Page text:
, co-director of the Center for Economic and Policy Research, says the president has given away too much in his budget:
The budget should be focused on expanding the economy and creating jobs, ideally through more spending in infrastructure, education and research. It should also include funding for state and local governments to reverse layoffs and cutbacks that have slowed growth and raised unemployment.
Unfortunately, President Obama has accepted the agenda of the Washington elite, putting cuts to Social Security and Medicare at the center of his budget and offering little that will help to speed the growth of the economy and create jobs.
, professor of Public Policy at the University of California-Berkeley, agrees:
A chained CPI for Social Security doesn't even make sense as a negotiating strategy. The Republicans haven't asked for it. Not even Paul Ryan's draconian budget includes it. Democrats invented Social Security and have been protecting it for almost 80 years. The president shouldn't be leading the charge against it.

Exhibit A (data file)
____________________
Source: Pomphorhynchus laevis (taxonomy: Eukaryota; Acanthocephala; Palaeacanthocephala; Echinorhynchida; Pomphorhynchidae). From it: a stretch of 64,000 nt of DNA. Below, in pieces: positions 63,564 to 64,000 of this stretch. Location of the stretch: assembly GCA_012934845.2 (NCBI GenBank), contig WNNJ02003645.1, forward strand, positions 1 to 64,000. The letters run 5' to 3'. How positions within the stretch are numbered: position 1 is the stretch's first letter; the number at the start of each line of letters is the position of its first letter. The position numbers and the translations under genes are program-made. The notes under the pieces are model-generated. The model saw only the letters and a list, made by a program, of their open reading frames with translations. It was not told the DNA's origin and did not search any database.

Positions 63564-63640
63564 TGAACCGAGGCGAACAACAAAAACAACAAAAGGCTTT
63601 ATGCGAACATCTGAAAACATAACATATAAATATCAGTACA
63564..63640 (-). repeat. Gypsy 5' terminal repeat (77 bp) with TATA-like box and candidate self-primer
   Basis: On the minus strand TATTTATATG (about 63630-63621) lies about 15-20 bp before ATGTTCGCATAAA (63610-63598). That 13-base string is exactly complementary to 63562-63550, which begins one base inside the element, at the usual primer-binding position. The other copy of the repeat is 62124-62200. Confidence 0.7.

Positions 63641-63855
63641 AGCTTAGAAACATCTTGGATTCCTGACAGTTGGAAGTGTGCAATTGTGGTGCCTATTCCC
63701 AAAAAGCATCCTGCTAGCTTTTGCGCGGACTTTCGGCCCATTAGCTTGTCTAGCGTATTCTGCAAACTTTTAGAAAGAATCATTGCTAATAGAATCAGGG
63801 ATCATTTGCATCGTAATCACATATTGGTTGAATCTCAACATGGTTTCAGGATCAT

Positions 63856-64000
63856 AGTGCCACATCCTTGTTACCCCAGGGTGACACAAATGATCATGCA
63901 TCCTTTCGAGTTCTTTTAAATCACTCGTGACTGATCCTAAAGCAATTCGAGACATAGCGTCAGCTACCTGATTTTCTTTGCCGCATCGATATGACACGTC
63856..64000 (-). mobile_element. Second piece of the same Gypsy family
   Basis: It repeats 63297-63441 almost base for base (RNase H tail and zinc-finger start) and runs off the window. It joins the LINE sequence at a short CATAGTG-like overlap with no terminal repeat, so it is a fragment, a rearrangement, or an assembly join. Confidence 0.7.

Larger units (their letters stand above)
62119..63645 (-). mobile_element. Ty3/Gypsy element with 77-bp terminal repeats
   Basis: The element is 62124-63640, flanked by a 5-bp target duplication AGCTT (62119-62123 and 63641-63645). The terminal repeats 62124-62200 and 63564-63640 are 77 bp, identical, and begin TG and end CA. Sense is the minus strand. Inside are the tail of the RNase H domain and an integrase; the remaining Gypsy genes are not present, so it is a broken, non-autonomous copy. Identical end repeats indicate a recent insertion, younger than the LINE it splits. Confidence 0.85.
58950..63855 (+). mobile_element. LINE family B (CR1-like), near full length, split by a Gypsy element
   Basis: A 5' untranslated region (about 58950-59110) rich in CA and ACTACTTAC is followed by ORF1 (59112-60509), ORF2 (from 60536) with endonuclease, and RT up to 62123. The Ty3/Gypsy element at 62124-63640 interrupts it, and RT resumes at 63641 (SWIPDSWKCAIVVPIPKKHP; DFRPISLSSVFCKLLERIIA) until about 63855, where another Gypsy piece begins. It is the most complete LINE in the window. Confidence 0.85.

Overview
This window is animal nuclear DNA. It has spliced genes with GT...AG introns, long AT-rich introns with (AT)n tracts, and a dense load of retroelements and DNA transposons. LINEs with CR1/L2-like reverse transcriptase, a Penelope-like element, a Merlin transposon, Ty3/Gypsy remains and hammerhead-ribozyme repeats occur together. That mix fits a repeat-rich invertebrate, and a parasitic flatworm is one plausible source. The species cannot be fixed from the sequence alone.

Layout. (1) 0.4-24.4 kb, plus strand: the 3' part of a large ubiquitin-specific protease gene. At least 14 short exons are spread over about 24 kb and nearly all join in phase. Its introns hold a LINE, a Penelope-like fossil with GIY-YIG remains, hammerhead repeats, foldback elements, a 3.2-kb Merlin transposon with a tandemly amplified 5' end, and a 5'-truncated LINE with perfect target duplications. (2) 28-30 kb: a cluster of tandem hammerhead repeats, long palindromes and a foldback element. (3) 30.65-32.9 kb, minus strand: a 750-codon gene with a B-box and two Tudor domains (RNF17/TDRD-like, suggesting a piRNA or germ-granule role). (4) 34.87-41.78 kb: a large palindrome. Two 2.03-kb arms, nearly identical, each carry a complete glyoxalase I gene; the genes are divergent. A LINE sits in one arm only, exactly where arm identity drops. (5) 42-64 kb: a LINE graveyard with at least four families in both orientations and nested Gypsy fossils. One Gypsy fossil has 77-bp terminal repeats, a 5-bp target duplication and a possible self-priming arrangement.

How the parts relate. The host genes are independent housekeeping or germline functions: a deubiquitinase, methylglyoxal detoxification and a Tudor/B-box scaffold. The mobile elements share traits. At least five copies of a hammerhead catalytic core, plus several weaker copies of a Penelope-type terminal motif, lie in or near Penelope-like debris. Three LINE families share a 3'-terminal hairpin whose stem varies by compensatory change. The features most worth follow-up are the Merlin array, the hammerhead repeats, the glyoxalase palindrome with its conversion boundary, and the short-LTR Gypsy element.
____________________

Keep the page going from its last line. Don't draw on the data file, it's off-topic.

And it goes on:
As does Andrew Fieldhouse
, Federal Budget Policy Analyst at the Economic Policy Institute:
The United States economy remains deeply depressed, austerity has proven a counterproductive failure, and deficit-financed job creation measures are the only guaranteed means of ensuring full recovery. Likewise, switching to the slower-rising "Chained CPI" for Social Security cost of living adjustments is not a technical improvement, but is instead just a poorly designed (and poorly rationalized) benefit cut.
But the pre-compromise on the Republicans' third rail—raising new revenue—makes zero sense.
More analysis on the day's top stories below the fold.
Stephen Henderson at The Detroit Free Press argues that the president's budget wrongly balances the nation's checkbook on the backs of the middle and impoverished classes:
But there are much better ways to bring the nation’s retirement program back into balance, and liberal interest groups are right to be screaming, some of them on the White House lawn, about how short-sighted the president’s budget proposal for Social Security is.